Once upon a time two franchises (Fire Emblem x Shin Megami Tensei) came together to create a game that would completely upset longtime fans of both series. Tokyo Mirage Session #FE would be that very game. Combining talents from studios, the game would have a unique and lighthearted JPop tone not synonymous with either franchise. For those who found this game interesting and was willing to be open-minded to something new, it offered an incredible experience. Needless to say, those who did enjoy Tokyo Mirage Sessions were merely previewing what would be the next installment of the Persona series. Here are a few key elements that both games share.
Idolsphere x Palaces
Persona has never had very strong dungeon design. In fact, the dungeons have been very monotone and drab. I can recall Persona 3 and 4 having very repetitive, uninspired dungeon layout and art style. Tokyo Mirage Sessions’ Idolsphere had some very interesting dungeon design and layouts. Traversing the Idolsphere was quite a feast for the eyes. When I played Persona 5, I immediately found myself admiring the improved dungeon design. Visually the dungeons or “Palaces” were a set up from the usual.
Finding new and interesting ways to have characters communicate with one another is always a challenge. But, when a game takes place in modern day Japan, an easy way would be text messaging or SMS. Tokyo Mirage Sessions used the Wii U tablet to display your texts from the characters. It was nice to see that aspect transferred into Persona 5’s gameplay.
Of course, in any Persona game, awakening to your Persona is a big deal. It’s a rite of passage for the characters in your party. However, there isn’t much of a visual cue that you have awakened in most cases. In Tokyo Mirage Sessions, once you’ve awakened to your Carnage Form, you acquire a new costume that is inspired by the Mirage you’ve been aligned with. The Mirages act just as the Personas do except they have more character and personality. They even exist outside of battle. Persona 5 had a similar approach giving the characters costumes based on their cognitive personification of themselves. It was nice to see the characters transform into their idealized selves even if it was only while inside the Palaces.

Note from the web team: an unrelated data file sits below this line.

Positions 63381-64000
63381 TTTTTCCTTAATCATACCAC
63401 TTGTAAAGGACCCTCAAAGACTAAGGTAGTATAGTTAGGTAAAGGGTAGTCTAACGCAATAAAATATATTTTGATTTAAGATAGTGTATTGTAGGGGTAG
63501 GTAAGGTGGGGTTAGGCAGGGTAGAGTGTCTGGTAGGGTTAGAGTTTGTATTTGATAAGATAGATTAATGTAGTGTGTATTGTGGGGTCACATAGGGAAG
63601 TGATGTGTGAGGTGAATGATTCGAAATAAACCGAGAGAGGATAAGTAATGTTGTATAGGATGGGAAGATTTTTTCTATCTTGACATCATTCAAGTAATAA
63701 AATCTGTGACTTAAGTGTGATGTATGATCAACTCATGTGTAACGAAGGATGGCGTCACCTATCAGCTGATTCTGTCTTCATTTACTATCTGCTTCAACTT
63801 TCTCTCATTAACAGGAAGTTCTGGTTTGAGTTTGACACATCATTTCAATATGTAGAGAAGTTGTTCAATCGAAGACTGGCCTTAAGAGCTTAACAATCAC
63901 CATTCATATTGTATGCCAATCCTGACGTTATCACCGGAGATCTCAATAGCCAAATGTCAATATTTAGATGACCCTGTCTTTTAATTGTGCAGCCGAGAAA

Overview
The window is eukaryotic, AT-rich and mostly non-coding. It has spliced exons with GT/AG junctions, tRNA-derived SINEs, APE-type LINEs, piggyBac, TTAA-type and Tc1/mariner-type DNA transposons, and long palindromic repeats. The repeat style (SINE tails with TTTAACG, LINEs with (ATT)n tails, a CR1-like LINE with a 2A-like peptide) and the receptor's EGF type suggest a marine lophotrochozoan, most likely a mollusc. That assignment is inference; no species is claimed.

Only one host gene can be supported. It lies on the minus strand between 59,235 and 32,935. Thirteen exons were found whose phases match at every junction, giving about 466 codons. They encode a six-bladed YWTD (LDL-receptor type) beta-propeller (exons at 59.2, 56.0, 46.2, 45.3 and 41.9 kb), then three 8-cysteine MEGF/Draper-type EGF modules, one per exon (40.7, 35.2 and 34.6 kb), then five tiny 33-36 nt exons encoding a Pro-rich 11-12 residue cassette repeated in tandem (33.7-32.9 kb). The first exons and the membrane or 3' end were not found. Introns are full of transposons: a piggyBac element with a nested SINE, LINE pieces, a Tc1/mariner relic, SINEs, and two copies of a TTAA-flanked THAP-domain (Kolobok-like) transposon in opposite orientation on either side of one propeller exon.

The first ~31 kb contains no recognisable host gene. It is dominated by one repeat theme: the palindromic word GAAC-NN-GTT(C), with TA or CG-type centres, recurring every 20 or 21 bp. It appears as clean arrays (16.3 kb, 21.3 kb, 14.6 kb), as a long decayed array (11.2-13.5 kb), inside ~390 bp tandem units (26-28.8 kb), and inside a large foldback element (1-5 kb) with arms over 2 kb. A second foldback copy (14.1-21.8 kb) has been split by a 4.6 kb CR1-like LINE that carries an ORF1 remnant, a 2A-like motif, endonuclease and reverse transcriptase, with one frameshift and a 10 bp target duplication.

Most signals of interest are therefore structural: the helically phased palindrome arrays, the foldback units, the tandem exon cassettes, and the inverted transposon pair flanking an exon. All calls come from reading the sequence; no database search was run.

Many of the recent Persona games take place in small towns outside of the major cities like Tokyo. When playing Tokyo Mirage Sessions, I was pleased to be able to explore a very stylized version of Tokyo. Going to Shibuya or Harujuku was always a treat. I felt like this would be an amazing backdrop for the Persona series. Thankfully, Persona 5 made that a reality and it paid off immensely giving the game more depth in terms of exploring the streets of Tokyo.
I think I was able to have a deeper appreciation for Persona 5 after playing Tokyo Mirage Sessions. It provided many new gameplay elements that would be carried over into Persona 5. Despite many people have reservations about Tokyo Mirage Sessions, I think it’s definitely a game worth playing if you’re a fan of Persona.